My parents had known them ever since my father had settled down in Siliguri and the Johnsons had lived near our para. Baba even knew Miss Honey's mother. I was in the phase when I took my little world as eponymous -- everything was there since inception, and although I would move on, nothing could possibly change about the place and the people. I often passed by their house while going to the church, which was also our favourite playground, and I had never given their house much thought, until tormented by carbon cycles I'd taken refuge in that patient man's only free afternoons. That phase has also been special for me because it was then, at 17, that I was slowly becoming alive to the beauty of what was around me, and giving some serious (though often wrong and romantic) thought to life. It was in those afternoons that I would discover the lovely avenue that linked our house to the Johnsons. Baba would drive me sometimes and I would cram my nascent notions and thoughts into those two minutes I had alone with him. On very few occasions I would walk there alone and those walks would eventually be the prelude to the long winding walks I so love to take now. I can now see before me that road, those empty fields, before it bent along Mr. Moongraty's nursery (where everyone was welcome to just visit and would inevitably end up in his sprawling but neglected mansion, sipping tea and listening to him talk about his fascination with the Vedas) and the bustling trees offering a never-ending tranquil shade as the road went straight ahead like a neat ribbon carefully placed. None of the beauty remains now, as my parents tell me, but that is another matter. The Johnsons lived just beyond the nursery. During the time I used to frequent that place, their sons were studying in Bangalore and their large house was empty.
Honey Miss talked, oh she did that so well! She would instantly make one feel at home, and only someone as shy as me could be tongue-tied in front of her warm and homely presence. Now when I think about it, I liked the Saturdays best. Sir would often come home late, having had to take some practical classes at school (or maybe not; the facts get muddled up in my mind now) and I would spend priceless moments chatting with Miss Honey. It was one of those days that she showed me her library and confessed that she was a voracious reader. She would narrate stories of how Sir would procure books for her whenever he went out of station. I loved her yarns, and though I often found myself too inarticulate to reciprocate in equal measure, I'm sure I held a jubilant smile throughout. She'd tell me tales of her childhood, how things (such as our para) came to be as I saw it, the oldest bookstore in town and its loving proprietor who'd bring a rare title from other cities if a dedicated reader wanted it, of the church in "our parish" (as she called it and I found it funny 'cause I could not equate a full-blown parish with our humble neighbourhood); in other words, of people and places as they once were and which I'd never seen or would see, but would love to dream about. One of those days, as we were lounging in the sofa, she said, "What do you think about these crochet and cross-stitches?" I said that they were intricate and beautiful and looked resplendent in the white linen. She smiled and replied, "I made all of them." She confided in me, saying that as she was always alone during the day-time, she would read and stitch to her heart's content.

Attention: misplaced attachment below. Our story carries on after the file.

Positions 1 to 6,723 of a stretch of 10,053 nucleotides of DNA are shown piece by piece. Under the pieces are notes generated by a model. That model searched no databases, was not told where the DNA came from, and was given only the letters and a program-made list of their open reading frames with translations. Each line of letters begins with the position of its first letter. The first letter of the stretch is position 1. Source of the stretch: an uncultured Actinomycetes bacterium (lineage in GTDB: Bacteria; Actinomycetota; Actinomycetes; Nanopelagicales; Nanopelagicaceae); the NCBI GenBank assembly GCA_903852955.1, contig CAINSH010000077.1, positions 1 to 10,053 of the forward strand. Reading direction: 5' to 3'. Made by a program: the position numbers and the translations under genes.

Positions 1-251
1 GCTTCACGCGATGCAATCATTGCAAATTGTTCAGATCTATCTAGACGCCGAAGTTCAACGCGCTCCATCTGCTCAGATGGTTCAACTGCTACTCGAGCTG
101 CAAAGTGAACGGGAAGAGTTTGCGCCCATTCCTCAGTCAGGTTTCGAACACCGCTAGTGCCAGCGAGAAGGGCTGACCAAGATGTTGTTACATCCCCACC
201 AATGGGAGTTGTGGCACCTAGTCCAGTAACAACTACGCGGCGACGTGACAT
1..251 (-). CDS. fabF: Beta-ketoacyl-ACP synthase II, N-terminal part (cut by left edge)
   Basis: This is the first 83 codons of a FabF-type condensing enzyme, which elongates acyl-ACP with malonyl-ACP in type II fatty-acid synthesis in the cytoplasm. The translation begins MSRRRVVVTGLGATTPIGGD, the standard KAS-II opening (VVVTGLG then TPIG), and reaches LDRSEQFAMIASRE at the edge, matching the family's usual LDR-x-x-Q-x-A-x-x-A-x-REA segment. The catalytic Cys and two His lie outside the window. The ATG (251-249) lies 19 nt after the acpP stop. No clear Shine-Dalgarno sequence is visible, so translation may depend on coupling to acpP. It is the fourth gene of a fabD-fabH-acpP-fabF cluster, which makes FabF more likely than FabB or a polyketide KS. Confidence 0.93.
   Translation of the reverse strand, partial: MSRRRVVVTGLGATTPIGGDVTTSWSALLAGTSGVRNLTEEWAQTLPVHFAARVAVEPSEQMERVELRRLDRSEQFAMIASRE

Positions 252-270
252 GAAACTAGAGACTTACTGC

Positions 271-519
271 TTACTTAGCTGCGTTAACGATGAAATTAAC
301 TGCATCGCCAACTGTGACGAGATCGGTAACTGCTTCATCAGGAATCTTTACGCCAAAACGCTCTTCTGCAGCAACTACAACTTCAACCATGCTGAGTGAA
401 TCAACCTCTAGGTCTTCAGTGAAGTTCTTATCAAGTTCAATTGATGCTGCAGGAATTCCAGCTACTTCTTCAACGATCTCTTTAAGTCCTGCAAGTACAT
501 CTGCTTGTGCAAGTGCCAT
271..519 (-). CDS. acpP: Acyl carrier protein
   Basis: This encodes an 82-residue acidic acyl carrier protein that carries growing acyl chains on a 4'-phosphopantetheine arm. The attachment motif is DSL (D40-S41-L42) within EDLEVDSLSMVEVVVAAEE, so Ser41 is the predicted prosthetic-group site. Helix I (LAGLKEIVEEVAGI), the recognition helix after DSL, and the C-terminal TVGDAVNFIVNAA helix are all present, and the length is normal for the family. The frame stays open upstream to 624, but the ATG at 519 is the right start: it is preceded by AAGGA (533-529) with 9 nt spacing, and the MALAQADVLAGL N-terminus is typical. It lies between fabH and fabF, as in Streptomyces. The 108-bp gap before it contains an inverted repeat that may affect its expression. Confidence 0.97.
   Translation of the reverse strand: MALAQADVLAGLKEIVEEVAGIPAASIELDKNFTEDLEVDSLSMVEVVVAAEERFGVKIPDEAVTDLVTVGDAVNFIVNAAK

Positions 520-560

I remember making a phone call late one evening, and Miss Honey answering the phone and saying Sir wasn't at home. She said, "I'm baking a cake and reading a book" and it is that image of her that has lived on in my mind, of her sitting alone in their beautiful dining room, absorbed in a book till the ting of the oven reminds her of the baking to do. During my last days that winter before my ISC, I remember the afternoons when I would walk back home with Maa, and Miss Honey would be standing in her terrace and waving at us till the road bent and we couldn't see her anymore. My memories from that winter are the warmest, and I remember coming home, curling inside my blanket for a siesta and imagining that once I "grow up", I'd be exactly like Miss Honey. I would read books and bake tarts, and through French windows that open to my garden, I would sit outside and pour out my contentment in white crochet. The journey hasn't been quite as I expected it, and for a prolonged period of time I had forgotten about the tranquility I dreamt about at the end. I cannot yet see the end of the road, and though the Anne Shirley inside me refuses to get excited by the bend anymore, I still haven't given up hope, especially in this "dolce far niente" phase of my life. Ten years from now I might be a Honey and spread sweetness, or just be an incorrigible Raka with my inherent traits coupled with a dollop of sunshine. Nonetheless, whosoever I turn out to be, I'm determined to be happy.
I haven't met the Johnsons since I left Siliguri. I have seldom been back, and though each time a part of me would crave to open that garden gate and knock on that familiar door, something kept me away. Now I fear that perhaps after all these years they might not be able to recognise me, and if that happens, that would hurt me a bit too much. Someday I hope to have the courage to walk down that old road, familiar but changed, walk out of this mundane life and into a past of younger people and beautiful conversations. That day I will know that time has passed, but it's not altogether a bad thing.